ERIC Number: ED428999
Record Type: RIE
Publication Date: 1997-Nov-21
American History in the Schools: Its Nature, Functions and Prospect.
Danzer, Gerald A.
The teaching of history is part of the continuous process of redefining American civilization that lies at the center of what it means to be an American. A major challenge facing teachers of U.S. history is how to strike an appropriate balance between the forces of continuity and change. Much of the concern over history standards and the choice of textbooks revolves around the larger social, cultural, and political role of the formal course. The teaching of U.S. history in high school serves many other goals. Two texts, "America! America!" (1977), and "The Americans" (1998), can be used to determine how U.S. history, as an educational subject in schools, has changed throughout these two decades, or to note how many continuities have endured. Both were conceived as fresh, new approaches to the subject, and teams of authors, editors, and consultants in each case rethought and recast the traditional textbook. Both adopted a different design, focused on a single column of text, to facilitate innovation. In the final analysis, teachers and students will be challenged to fashion a personal adventure out of their study of America's past. No two teachers, no two students, no two classes will thread their way through the long annals of the American adventure in exactly the same way. Educators wrestle with the enormous potential of technology for teaching history, along with the prospect of local roots, the use of primary sources as major instructional tools, the expansion of materials used by historians, teachers, and students, and the growing ties that bind U.S. history to other parts of the curriculum. (BT)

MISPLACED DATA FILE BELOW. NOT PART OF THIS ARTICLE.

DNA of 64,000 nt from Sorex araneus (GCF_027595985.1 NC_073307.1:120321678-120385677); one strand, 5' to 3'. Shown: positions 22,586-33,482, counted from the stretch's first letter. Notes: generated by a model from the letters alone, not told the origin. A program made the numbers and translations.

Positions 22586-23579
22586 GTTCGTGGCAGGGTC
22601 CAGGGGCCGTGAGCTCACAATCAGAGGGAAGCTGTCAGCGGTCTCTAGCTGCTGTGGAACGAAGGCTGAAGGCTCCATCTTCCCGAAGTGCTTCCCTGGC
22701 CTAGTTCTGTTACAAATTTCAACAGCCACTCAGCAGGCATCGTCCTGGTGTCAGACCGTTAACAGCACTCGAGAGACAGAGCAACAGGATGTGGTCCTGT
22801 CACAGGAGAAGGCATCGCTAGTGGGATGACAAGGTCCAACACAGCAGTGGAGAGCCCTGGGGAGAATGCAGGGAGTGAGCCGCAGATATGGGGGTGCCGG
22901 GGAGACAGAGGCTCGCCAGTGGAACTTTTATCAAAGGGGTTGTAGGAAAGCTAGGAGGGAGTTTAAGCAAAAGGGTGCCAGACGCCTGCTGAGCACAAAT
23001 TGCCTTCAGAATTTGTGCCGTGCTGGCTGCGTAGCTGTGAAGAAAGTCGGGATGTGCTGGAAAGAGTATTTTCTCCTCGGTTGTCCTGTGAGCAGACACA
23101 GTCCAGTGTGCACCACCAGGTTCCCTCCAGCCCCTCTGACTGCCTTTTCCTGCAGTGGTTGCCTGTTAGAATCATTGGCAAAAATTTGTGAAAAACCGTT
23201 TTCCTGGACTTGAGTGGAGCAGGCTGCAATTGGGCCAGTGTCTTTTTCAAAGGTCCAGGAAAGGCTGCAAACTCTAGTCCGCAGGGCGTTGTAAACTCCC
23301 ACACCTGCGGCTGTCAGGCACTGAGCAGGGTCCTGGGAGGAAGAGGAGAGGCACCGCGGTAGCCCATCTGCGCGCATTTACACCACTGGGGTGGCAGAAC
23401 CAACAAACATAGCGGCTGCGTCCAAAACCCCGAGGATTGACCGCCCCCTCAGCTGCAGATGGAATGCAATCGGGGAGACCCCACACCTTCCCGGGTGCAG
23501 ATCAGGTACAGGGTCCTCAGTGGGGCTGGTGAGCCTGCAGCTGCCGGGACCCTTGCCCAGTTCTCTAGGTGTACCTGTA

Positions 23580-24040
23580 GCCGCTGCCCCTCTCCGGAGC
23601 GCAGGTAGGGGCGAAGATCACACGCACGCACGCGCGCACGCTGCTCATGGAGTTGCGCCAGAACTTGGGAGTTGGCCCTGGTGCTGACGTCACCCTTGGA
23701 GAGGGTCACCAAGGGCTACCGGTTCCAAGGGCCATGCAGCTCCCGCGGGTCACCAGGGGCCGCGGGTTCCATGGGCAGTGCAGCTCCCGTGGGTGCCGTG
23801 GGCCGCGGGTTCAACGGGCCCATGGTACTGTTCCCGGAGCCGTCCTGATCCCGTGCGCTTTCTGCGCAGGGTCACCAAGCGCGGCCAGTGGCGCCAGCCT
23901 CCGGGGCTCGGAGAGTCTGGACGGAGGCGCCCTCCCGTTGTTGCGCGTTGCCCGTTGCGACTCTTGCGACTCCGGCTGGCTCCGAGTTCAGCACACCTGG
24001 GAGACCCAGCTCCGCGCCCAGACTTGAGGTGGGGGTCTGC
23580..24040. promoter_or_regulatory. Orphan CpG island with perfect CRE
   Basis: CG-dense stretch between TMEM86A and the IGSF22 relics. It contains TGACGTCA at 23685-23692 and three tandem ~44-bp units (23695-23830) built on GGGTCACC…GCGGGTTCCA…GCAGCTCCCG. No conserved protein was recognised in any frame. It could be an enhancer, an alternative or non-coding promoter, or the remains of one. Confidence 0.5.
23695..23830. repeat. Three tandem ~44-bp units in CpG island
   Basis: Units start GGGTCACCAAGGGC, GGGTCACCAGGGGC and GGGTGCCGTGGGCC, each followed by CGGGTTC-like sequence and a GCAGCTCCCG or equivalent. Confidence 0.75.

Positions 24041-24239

Publication Type: Opinion Papers; Speeches/Meeting Papers
Education Level: N/A
Authoring Institution: N/A
Note: Paper presented at the Annual Meeting of the National Council for the Social Studies (77th, Cincinnati, OH, November 20-23, 1997).